February 28, 2011
Speaker: Dr. Theodoros Salonidis, Technicolor Research and Innovation (Paris, France)
Part of the Networking Seminar Series
802.11 wireless mesh networks are currently deployed worldwide but suffer from severe performance degradations due to the poor synergy of the 802.11 CSMA MAC protocol with the higher layers.Several solutions have been proposed but they either involve significant modifications to the 802.11 MAC or to legacy protocols at higher layers.
In this talk I will present a framework for optimization of real-world 802.11 wireless mesh networks using rate control at the network layer. The framework can be implemented with standard, widely available traffic shapers and is based on a light-weight model that characterizes the capacity region of an operational 802.11 wireless mesh network. Unlike existing 802.11 modeling approaches, the parameters of this model can be measured and estimated with minimal overhead during network operation, using standard probing mechanisms at the network layer. The model validation and the performance evaluation of the resulting rate control optimization framework are shown on a 802.11 mesh network testbed for a wide range of topologies and traffic patterns.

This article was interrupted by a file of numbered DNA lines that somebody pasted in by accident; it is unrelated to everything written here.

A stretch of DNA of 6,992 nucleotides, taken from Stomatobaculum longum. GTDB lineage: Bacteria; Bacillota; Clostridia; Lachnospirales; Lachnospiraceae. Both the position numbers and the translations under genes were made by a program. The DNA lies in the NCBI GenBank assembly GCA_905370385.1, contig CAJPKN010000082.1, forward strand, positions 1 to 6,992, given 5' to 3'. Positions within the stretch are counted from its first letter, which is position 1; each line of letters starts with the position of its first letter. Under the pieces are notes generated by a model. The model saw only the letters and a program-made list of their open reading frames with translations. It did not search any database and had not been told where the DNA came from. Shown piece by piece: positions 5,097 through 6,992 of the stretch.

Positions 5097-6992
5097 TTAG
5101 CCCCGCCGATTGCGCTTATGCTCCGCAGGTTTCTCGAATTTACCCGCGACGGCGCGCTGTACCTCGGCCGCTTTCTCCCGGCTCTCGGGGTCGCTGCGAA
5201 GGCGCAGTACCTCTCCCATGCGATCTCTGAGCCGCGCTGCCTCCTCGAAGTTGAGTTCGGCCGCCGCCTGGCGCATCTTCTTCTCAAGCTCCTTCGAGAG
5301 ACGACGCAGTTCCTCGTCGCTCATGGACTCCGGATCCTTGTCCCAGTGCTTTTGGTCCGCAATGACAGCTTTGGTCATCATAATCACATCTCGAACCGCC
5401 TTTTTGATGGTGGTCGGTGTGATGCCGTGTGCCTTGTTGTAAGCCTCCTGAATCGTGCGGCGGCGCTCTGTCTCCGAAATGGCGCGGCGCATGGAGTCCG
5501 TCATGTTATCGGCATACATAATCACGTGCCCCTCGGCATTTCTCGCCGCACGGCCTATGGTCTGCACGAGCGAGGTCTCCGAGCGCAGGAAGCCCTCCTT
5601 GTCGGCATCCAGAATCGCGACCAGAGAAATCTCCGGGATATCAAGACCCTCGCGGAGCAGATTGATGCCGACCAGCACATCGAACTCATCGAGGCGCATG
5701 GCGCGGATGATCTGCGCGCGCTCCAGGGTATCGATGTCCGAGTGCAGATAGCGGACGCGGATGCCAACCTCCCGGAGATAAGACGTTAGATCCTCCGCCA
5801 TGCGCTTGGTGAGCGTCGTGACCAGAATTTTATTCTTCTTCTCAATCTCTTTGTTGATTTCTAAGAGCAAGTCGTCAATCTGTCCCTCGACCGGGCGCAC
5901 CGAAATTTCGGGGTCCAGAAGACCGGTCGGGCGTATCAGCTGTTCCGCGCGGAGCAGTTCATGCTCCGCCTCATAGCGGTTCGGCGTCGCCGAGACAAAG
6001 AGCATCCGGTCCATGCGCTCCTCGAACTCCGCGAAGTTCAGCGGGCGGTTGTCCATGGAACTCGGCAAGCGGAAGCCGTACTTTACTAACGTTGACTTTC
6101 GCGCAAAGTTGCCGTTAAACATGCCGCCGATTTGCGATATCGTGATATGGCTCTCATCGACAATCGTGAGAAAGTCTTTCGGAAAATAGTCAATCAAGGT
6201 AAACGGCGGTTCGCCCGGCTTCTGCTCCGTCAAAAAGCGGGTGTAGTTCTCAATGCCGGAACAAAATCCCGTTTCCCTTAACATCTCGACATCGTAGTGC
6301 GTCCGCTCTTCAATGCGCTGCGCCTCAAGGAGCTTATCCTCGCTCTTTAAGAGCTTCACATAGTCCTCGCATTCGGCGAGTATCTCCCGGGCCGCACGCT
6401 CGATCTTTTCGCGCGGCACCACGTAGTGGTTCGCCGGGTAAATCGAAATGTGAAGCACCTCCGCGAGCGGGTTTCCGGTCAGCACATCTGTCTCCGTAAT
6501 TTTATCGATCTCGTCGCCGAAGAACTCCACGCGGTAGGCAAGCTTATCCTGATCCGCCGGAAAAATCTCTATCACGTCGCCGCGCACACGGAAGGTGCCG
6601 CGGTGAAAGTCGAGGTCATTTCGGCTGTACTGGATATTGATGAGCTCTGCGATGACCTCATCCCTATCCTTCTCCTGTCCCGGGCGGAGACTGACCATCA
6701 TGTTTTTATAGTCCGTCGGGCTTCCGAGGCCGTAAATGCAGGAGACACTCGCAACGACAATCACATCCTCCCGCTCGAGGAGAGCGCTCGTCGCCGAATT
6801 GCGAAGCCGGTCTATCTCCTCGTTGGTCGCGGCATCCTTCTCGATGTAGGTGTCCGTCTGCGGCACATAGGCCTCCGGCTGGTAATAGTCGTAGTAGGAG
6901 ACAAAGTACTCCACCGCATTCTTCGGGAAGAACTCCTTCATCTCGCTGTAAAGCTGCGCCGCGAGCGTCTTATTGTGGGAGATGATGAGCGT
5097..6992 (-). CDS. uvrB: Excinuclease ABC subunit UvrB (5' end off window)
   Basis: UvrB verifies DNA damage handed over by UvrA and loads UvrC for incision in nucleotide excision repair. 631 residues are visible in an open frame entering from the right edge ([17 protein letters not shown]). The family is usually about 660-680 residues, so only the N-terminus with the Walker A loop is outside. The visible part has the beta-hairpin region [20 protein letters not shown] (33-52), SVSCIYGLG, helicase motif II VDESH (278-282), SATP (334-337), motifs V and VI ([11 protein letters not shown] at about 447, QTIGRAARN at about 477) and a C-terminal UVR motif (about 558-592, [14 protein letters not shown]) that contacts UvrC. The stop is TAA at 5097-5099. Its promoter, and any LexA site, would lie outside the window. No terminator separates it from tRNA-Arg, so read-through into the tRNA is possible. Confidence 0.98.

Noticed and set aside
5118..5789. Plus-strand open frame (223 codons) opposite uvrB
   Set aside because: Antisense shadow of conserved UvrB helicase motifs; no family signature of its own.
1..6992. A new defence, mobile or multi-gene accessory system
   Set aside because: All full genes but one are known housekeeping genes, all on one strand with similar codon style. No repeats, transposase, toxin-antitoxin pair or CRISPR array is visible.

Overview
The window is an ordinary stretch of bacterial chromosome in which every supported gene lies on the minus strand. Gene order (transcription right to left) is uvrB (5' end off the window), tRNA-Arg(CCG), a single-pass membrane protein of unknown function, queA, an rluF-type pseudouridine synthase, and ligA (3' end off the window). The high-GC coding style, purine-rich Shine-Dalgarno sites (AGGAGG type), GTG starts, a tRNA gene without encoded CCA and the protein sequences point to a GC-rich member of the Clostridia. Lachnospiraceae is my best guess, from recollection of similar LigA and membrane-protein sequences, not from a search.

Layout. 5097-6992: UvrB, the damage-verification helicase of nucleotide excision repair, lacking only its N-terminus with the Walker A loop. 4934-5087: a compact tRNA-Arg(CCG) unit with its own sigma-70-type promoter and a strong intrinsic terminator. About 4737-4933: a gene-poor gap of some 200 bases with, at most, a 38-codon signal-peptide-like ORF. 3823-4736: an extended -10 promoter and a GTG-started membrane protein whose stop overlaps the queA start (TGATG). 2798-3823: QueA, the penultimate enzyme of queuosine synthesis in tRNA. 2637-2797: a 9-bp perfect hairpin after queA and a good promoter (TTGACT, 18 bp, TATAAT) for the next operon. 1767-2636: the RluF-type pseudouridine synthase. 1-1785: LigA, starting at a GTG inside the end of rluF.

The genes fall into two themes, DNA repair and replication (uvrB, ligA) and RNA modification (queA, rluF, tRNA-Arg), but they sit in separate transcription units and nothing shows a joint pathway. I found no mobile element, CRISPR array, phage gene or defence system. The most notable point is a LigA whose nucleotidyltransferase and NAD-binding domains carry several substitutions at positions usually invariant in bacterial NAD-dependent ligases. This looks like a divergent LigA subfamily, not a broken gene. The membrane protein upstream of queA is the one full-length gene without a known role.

Theodoros Salonidis is a research staff member at Technicolor Research and Innovation in Paris, France. He has been a research staff member at Intel Research Cambridge, UK (2006) and a Post-doctoral Research Associate in the Department of Electrical and Computer Engineering at Rice University (2004-2006). He received the Diploma in Electronic and Computer Engineering from the Technical University of Crete, Greece in 1997 and the M.S. and Ph.D. degrees in Electrical and Computer Engineering from the University of Maryland, College Park in 1999 and 2004, respectively. During one year (1999-2000) he worked at the IBM T.J. Watson Research Center, New York. His current research interests include high performance protocol design, distributed resource allocation mechanisms and performance analysis and optimization of wireless networks.